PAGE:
d02prc resets the end point in an integration performed by
d02pfc and
d02pgc.
d02prc and its associated functions (
d02pfc,
d02pgc,
d02phc,
d02pjc,
d02pqc,
d02psc,
d02ptc and
d02puc) solve the initial value problem for a first-order system of ordinary differential equations. The functions, based on Runge–Kutta methods and derived from RKSUITE (see
Brankin et al. (1991)), integrate
where
$y$ is the vector of
$n$ solution components and
$t$ is the independent variable.
d02prc is used to reset the final value of the independent variable,
${t}_{f}$, when the integration is already underway. It can be used to extend or reduce the range of integration. The new value must be beyond the current value of the independent variable (as returned in
tnow by
d02pfc or
d02pgc) in the current direction of integration. It is much more efficient to use
d02prc for this purpose than to use
d02pqc which involves the overhead of a complete restart of the integration.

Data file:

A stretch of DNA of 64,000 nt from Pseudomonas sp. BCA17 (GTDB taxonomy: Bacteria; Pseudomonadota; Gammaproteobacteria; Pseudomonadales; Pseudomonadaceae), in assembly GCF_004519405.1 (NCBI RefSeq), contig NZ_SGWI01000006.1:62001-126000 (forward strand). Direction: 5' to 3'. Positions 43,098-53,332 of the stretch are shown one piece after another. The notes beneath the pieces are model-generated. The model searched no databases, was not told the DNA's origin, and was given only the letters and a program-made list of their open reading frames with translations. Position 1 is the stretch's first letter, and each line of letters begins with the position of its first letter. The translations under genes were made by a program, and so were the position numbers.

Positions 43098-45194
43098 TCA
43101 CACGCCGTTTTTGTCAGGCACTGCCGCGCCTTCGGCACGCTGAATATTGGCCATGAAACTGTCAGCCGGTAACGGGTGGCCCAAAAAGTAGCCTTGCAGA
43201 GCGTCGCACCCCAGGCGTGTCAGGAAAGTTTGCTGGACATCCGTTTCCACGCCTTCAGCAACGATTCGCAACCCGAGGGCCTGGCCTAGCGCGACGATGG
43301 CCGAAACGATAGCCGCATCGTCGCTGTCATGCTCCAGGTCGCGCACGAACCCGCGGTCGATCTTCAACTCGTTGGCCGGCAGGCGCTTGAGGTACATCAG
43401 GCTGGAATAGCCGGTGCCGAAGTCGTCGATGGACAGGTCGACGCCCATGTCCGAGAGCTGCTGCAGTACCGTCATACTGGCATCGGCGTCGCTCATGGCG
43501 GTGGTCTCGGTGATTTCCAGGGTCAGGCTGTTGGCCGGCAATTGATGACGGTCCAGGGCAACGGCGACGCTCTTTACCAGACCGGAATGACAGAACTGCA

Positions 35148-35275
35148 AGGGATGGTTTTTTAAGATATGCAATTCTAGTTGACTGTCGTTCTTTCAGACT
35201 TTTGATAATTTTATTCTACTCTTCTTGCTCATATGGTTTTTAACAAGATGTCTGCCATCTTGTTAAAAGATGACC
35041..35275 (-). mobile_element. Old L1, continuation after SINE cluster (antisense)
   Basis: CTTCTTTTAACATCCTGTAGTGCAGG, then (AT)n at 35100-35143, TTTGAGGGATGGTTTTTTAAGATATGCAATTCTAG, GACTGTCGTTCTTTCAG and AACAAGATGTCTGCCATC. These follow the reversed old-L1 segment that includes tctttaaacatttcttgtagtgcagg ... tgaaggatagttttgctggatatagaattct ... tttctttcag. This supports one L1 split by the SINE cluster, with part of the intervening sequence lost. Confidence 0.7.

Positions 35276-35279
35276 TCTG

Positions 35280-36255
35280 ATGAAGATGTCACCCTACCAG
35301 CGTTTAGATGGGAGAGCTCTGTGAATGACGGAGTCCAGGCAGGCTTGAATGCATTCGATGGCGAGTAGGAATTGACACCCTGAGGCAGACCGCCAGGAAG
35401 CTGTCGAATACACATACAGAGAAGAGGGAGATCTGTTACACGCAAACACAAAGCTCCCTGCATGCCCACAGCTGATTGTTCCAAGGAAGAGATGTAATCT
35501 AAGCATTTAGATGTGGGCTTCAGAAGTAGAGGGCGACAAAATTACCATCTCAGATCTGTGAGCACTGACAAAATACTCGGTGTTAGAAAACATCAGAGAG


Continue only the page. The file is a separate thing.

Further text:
If you want to change the direction of integration then you must restart by a call to
d02pqc.
Brankin R W, Gladwell I and Shampine L F (1991) RKSUITE: A suite of Runge–Kutta codes for the initial value problems for ODEs SoftReport 91-S1 Southern Methodist University
Not applicable.
Background information to multithreading can be found in the
Multithreading documentation.
None.
This example integrates a two body problem. The equations for the coordinates
$(x\left(t\right),y\left(t\right))$ of one body as functions of time
$t$ in a suitable frame of reference are
The initial conditions
lead to elliptic motion with
$0<\epsilon <1$.
$\epsilon =0.7$ is selected and the system of ODEs is reposed as
over the range
$[0,6\pi ]$. Relative error control is used with threshold values of
$\text{1.0e\u221210}$ for each solution component and compute the solution at intervals of length
$\pi $ across the range using
d02prc to reset the end of the integration range. A high-order Runge–Kutta method (
${\mathbf{method}}=\mathrm{Nag\_RK\_7\_8}$) is also used with tolerances
${\mathbf{tol}}=\text{1.0e\u22124}$ and
${\mathbf{tol}}=\text{1.0e\u22125}$ in turn so that the solutions may be compared.